Whenever you pass on a nugget of arcane trivia you pick up at this center of all things Olympian, you'll be obliged to preface it with: Contrary to popular belief The University of Pennsylvania Museum of Archaeology and Anthropology has crafted a record-straightening trove of facts: Did you know that the first women's marathon was held at the 1984 games in Los Angeles? Or that there was no torch relay at the ancient Olympic Games? The site even features a blog from the 2004 games in Athens. For the real gossip behind the Bob Costas gloss, park your chariot right here.
The Bradshaw Foundation
In 1891 Joseph Bradshaw and his brother were lost in the Kimberley region of Australia after discovering cave paintings determined to be more than 17,000 years old, roughly contemporary to the paintings in the famous French cave of Lascaux. The Bradshaw Foundation Web site is devoted to capturing vivid photos of some of the most famous cave art in the world, including African and Bolivian rock art, the temples of Malta and Gozo, and of course the French caves and the Bradshaw paintings themselves. Many of the sections include Macromedia presentations of the art, slideshows, and first-person audio narration, and all have extensive textual explanations offering historical facts as well as recent developments concerning the art on view.
The Paleontology Portal
Traverse America as never before at this beautiful, extensively cross-referenced paleo-extravaganza. In the Time & Space section, use a contour map of the country as your touchstone to explore each state during any time period from the Precambrian to the Quaternary and everything in-between. Visit the Fossil Gallery: Were there dinosaurs living where you park your car? How old is that bacteria in the tub really? In addition, the site features a section on starting careers in paleontology, a guide to famous national fossil sites and the laws pertaining to fossil collecting in the U.S. in case that shard of terra cotta in the backyard turns out to be your ticket to ride.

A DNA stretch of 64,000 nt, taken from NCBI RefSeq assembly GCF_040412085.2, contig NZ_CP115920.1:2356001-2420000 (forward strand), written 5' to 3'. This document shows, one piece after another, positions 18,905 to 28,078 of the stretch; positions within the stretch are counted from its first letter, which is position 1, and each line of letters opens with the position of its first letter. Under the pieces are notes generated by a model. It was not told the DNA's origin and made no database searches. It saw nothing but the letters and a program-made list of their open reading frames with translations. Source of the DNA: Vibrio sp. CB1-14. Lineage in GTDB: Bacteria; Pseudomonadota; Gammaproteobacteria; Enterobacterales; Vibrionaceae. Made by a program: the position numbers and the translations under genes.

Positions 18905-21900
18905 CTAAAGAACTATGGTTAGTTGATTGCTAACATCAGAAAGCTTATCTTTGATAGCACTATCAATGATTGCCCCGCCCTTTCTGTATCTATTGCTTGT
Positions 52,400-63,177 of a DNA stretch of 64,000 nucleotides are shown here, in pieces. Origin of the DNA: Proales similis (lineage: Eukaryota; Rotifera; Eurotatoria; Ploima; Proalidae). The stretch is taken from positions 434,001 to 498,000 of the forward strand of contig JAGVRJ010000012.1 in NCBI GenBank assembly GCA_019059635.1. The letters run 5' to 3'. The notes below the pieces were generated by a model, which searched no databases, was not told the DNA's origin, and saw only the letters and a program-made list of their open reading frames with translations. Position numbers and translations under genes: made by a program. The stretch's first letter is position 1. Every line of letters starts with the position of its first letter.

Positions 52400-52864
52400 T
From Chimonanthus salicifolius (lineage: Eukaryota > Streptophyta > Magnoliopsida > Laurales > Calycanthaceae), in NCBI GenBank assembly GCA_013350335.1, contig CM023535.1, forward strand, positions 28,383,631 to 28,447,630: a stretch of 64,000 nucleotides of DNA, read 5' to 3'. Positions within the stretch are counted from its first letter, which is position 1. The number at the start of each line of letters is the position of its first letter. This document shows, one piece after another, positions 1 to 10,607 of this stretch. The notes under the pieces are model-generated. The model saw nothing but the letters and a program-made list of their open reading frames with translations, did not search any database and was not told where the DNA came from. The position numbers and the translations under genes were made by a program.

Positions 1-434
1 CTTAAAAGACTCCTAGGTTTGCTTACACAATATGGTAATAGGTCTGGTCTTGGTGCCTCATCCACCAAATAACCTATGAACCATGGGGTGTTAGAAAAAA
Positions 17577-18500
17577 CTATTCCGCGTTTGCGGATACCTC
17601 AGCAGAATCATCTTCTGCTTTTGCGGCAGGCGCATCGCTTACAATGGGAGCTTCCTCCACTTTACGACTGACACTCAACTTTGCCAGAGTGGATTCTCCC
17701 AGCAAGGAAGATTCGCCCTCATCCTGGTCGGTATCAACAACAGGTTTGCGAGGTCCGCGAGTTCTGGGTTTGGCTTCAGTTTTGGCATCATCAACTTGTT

Kennewick Man on Trial
Dig into the debate surrounding Kennewick Man, whose skull was found in Washington State in 1996. Determined to be about 9,300 years old (making his one of the oldest and most complete skeletons found in the Americas), his so-called Caucasoid remains have spurred a vigorous battle between anthropologists and Native Americans, touching on topics of law, race, culture and etymology--specifically what it truly means to be native and American. Kennewick Man's crucial remains are locked up in the Burke Museum in Seattle pending further litigation. In the meantime, the museum maintains a gripping site detailing the questions and mysteries surrounding the battle over the bones.
Voyage up the Nile at the British Museum's beautiful and easily navigated Egyptian Web presence. Sophisticated and educational, visitors can choose their own adventures as they journey through a typical day in ancient times, play a round of Senet (a popular Egyptian board game), measure the dimensions of the Great Pyramid of Khufu and role-play working as an Egyptologist, identifying artifacts in a museum. The budding historian is certain to find just the right activity to strut his inner Tut--whether it be reading up on pharaohs and mummies, or going deeper with a huge assortment of engaging interactive challenges.
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